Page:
The Arms Bazaar
First edition cover
|Subject||International arms trade|
|July 11, 1977|
The book was published in 1977. Sampson describes how the "defence industry" grew uncontrollably.
Sampson explains how the system produces a "growing frenzy to push weapons into the new markets". He mentions the role of governments and the development of the arms salesman. He describes the private manufacture of arms.
The book begins by describing how the arms industry was changed by the industrial revolution and mass production, and the accomplishments of the Swedish born scientist Alfred Nobel and how he influenced the business through his invention of nitroglycerin and later on dynamite. While describing Nobel, the author also describes the Swedish defence contractors like Bofors which was owned by Nobel and Saab AB.
The book largely discusses the beginning of U.S arms export during the Cold war under the auspices of the then Secretary of Defense Robert McNamara to reverse the deficit in the balance of payment. It shows how actually The Pentagon helped the American defense contractors to make weapons sales to the Nato allies in Europe instead of providing them with direct security.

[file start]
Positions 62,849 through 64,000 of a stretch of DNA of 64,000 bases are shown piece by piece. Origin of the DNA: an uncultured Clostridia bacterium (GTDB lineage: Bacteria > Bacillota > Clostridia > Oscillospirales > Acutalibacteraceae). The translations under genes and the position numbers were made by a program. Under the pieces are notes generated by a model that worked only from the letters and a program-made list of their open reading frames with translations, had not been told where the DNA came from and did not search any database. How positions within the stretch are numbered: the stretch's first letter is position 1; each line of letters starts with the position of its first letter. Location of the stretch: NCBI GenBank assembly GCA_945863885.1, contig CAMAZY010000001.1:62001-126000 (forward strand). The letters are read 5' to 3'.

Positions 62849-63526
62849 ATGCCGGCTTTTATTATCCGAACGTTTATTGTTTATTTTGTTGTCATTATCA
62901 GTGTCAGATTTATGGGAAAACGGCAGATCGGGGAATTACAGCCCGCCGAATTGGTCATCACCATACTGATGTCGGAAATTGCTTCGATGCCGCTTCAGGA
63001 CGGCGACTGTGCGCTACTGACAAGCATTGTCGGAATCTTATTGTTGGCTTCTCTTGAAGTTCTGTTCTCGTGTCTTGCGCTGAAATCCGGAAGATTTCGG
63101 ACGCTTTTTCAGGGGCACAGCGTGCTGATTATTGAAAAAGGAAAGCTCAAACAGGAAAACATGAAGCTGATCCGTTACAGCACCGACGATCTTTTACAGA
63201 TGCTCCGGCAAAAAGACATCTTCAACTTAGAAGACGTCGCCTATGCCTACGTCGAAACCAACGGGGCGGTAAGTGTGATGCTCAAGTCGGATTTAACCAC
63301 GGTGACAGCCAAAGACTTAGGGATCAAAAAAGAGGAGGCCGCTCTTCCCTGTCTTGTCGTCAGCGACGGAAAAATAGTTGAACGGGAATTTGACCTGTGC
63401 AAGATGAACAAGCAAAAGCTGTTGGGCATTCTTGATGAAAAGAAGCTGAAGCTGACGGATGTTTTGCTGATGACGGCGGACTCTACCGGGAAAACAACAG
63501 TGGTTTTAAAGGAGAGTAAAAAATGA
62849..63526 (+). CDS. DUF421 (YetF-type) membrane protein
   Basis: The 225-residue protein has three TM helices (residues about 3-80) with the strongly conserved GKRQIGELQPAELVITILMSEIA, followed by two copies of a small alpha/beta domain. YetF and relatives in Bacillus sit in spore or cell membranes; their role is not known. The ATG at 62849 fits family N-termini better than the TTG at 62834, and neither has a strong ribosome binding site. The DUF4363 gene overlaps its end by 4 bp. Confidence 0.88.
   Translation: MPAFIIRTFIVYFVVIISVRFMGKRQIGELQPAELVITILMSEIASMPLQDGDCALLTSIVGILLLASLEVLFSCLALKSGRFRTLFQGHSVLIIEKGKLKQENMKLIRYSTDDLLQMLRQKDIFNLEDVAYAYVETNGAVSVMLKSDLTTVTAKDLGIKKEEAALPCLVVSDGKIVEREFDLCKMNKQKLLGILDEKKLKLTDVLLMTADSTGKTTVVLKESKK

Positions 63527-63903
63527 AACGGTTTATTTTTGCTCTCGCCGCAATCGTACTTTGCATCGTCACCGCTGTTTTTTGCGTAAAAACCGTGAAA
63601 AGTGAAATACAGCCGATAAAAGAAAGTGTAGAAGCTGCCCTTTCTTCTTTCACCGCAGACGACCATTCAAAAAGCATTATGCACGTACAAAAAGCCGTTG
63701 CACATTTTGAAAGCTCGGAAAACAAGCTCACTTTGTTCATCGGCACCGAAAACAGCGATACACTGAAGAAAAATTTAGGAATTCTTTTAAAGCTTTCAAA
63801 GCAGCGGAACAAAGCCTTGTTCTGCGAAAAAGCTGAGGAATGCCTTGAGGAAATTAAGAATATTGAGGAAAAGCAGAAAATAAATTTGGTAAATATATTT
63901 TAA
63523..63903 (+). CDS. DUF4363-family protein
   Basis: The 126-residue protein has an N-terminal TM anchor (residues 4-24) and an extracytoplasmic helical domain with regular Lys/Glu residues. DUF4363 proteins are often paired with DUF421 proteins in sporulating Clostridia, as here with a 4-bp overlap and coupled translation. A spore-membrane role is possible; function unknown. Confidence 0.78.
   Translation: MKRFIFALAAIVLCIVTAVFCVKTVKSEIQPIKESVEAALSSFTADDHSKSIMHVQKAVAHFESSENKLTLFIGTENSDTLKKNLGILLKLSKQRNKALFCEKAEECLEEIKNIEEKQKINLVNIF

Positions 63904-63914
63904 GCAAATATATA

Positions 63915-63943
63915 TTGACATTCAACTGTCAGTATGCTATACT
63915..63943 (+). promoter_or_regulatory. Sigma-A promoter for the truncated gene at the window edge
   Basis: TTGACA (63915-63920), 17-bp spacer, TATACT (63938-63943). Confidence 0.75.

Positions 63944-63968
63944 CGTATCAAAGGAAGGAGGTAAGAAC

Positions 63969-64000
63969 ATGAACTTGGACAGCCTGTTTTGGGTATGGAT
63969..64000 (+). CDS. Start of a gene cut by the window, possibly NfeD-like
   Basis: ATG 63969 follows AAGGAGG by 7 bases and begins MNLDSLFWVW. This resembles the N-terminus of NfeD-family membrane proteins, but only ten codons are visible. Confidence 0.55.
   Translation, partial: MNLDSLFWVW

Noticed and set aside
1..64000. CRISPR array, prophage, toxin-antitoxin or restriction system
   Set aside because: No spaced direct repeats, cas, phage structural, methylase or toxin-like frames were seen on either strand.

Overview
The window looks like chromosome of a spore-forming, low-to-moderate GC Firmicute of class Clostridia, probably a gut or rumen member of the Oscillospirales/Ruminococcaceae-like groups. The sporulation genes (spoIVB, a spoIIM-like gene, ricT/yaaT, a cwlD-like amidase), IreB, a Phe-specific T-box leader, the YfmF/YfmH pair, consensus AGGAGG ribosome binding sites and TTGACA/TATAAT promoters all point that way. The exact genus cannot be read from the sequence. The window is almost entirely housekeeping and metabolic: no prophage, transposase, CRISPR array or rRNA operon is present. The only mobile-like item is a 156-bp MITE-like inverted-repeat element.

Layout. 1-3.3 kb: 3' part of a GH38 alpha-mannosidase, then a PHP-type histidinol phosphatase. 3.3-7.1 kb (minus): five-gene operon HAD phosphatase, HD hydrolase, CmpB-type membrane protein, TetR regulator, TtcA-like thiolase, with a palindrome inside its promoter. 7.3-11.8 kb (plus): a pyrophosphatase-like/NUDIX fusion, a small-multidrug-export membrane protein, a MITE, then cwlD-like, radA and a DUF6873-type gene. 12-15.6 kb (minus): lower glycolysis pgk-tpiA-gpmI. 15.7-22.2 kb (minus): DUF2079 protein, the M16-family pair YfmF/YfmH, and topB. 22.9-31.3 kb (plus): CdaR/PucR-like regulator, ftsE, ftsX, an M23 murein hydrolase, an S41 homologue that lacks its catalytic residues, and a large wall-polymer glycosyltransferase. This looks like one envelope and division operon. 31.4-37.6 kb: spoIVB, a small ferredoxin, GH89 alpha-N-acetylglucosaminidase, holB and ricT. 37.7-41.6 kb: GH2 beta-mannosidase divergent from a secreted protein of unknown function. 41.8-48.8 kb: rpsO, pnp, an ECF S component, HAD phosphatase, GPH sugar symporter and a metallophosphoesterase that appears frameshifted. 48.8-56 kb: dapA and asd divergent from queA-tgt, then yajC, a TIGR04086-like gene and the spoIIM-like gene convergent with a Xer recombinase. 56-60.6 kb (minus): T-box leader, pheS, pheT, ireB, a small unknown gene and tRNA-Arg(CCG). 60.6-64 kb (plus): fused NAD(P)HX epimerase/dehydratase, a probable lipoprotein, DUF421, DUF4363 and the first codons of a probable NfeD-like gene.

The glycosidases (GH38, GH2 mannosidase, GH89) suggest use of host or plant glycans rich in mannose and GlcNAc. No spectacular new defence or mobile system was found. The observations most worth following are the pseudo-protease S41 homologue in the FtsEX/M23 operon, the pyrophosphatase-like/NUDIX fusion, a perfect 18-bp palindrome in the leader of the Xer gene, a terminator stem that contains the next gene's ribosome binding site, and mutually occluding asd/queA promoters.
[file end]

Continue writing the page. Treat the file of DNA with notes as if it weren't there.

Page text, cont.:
It examines what went wrong to the sale of Lockheed Martin F-104 Starfighter to West Germany and Netherlands. The Luftwaffe lost more than 300 Starfighters during training and operation. The sales of Northrop F-5 Tiger is also considered.
The book also explains how American companies used the connections of the Saudi arms dealer Adnan Khashoggi and used bribery to make a lucrative arms sales to the oil rich Saudi Arabia. Saudis during the time were booming with the oil money and were eager buyers of American weapons.
- "The Arms Bazaar: From Lebanon to Lockheed, by Anthony Sampson". amazon.com. Retrieved 2014-12-06.
- Kaldor, Mary (Apr 1978). "the arms bazaar". Bulletin of the Atomic Scientists: 58.